The new President of Malawi, Lazarus Chakwera has said that his win in the rerun election was a "victory for democracy and justice" after he defeated incumbent Peter Mutharika with 58.57% of votes at the poll.
Referring to the Biblical character bearing the same name, Mr. Chakwera said, "I do feel like Lazarus, I've come back from the dead”.
In February, Malawi's constitutional court annulled Mr. Mutharika's poll win in May 2019, citing vote tampering. The country was bitterly divided in the run-up to this week's election. However, Mr. Chakwera said those who did not support him had nothing to fear.
"There's no cause for fear because I will be your president and my policy for inclusivity means we are building a new Malawi for all of us. I'm not a president of a faction, I'm a president of everyone in the country”.
The newly elected president Lazarus Chakwera dismissed allegations by Mr. Mutharika that the poll was marred by violence and irregularities, saying his predecessor was "misled by rumors".
Mr. Chakwera, a Pentecostal preacher and former theology lecturer, said his role would be to unite and serve Malawians. His running mate, Saulos Chilima, was also sworn in as vice-president at a ceremony in the capital, Lilongwe.
In his words, "I want to provide leadership that makes everybody prosper, that deals decisively with corruption and theft of public funds and a leadership that will follow the rule of law”.
"I do feel like Lazarus, I've come back from the dead, it's been a long journey and we feel vindicated in a way," he said about winning the rerun election.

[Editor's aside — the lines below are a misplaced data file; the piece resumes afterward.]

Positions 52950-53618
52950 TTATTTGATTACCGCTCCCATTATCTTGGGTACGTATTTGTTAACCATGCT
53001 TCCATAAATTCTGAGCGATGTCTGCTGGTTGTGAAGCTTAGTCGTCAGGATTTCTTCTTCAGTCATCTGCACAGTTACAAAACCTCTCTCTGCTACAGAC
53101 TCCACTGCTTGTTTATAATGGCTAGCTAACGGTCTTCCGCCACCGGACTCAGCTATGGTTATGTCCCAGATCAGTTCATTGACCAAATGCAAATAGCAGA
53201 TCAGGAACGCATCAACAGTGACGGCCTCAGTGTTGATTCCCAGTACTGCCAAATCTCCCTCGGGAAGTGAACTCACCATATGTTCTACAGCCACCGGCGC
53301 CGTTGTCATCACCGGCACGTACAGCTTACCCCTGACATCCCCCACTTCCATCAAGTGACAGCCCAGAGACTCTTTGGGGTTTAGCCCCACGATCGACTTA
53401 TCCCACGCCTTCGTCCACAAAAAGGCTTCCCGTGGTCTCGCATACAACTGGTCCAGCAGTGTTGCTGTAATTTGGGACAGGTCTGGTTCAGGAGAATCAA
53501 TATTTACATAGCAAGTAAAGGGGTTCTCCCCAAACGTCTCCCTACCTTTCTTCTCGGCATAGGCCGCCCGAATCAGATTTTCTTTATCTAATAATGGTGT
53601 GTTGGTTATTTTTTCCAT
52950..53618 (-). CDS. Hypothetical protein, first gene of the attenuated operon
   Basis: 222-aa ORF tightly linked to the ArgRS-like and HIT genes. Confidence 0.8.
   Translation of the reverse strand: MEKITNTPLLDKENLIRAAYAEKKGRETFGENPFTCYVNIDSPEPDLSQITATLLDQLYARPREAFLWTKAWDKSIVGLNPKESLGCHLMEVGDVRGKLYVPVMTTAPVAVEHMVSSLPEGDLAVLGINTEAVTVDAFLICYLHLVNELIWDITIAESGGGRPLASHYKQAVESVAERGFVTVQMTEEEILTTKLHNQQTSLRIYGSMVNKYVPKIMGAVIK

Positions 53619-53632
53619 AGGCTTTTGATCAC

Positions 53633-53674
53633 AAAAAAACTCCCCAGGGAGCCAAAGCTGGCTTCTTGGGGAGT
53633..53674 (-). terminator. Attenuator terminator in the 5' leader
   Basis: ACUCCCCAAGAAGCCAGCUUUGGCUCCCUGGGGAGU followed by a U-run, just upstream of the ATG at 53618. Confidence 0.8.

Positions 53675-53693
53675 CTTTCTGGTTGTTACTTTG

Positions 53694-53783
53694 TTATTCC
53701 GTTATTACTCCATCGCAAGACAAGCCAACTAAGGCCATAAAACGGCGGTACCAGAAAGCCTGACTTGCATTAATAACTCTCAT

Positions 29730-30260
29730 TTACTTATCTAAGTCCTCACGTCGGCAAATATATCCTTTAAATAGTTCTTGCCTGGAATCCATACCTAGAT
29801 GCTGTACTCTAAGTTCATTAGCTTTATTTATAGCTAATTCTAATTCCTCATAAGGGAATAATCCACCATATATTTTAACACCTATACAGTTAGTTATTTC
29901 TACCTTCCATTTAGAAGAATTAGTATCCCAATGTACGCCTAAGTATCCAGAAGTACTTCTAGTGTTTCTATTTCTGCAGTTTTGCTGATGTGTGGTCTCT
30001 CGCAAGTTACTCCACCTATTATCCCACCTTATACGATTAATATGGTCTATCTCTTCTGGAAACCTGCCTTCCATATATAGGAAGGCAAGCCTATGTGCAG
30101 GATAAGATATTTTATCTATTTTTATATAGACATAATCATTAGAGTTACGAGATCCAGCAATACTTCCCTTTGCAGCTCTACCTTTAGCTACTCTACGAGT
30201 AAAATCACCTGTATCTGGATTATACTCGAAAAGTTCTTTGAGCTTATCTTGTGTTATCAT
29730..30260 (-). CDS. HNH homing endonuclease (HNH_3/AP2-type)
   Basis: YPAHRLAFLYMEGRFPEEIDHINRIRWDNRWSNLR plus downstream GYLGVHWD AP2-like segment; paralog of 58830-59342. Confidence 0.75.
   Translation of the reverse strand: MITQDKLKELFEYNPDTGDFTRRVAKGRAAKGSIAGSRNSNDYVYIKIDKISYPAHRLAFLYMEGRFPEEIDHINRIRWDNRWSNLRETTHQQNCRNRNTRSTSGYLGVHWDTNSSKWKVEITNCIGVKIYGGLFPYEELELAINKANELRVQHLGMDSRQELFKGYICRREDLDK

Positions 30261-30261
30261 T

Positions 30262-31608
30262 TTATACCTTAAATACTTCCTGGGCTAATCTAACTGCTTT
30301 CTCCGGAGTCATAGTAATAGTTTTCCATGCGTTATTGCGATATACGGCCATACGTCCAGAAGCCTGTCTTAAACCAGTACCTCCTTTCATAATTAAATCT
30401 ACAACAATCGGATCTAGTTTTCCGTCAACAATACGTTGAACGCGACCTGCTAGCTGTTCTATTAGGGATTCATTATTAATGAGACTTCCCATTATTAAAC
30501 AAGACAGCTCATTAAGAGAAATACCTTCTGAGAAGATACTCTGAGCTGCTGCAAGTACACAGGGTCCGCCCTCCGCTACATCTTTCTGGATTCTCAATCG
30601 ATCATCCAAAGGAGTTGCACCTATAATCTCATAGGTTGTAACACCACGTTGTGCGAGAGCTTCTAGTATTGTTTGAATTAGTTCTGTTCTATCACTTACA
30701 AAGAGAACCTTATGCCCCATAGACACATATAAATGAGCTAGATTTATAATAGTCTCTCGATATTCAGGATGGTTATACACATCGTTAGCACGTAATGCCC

He made this statement on the back of other countries in Africa having had elections annulled. It happened in Kenya in 2017, but for the opposition candidate to then go on and win a rerun is unprecedented.
However, he said he would not stand in the way of Mr. Mutharika should he want to challenge the election.
Reasons for re-election
A rerun of the 2019 election was ordered after the Constitutional Court found the original ballot had been marred by widespread irregularities. That election saw President Mutharika narrowly re-elected by fewer than 159,000 votes.
Mr. Chakwera, who came second in that election, argued that tallying forms had been added up incorrectly and tampered with. Uncertainty around the result sparked months of tension, which spilled over into clashes between opposition supporters and police.
February's annulment led some to celebrate, but Mr. Mutharika described it as a "serious subversion of justice" which marked the death of the country's democracy.
There were concerns over the logistics and safety of carrying out an election in the midst of the worldwide coronavirus pandemic.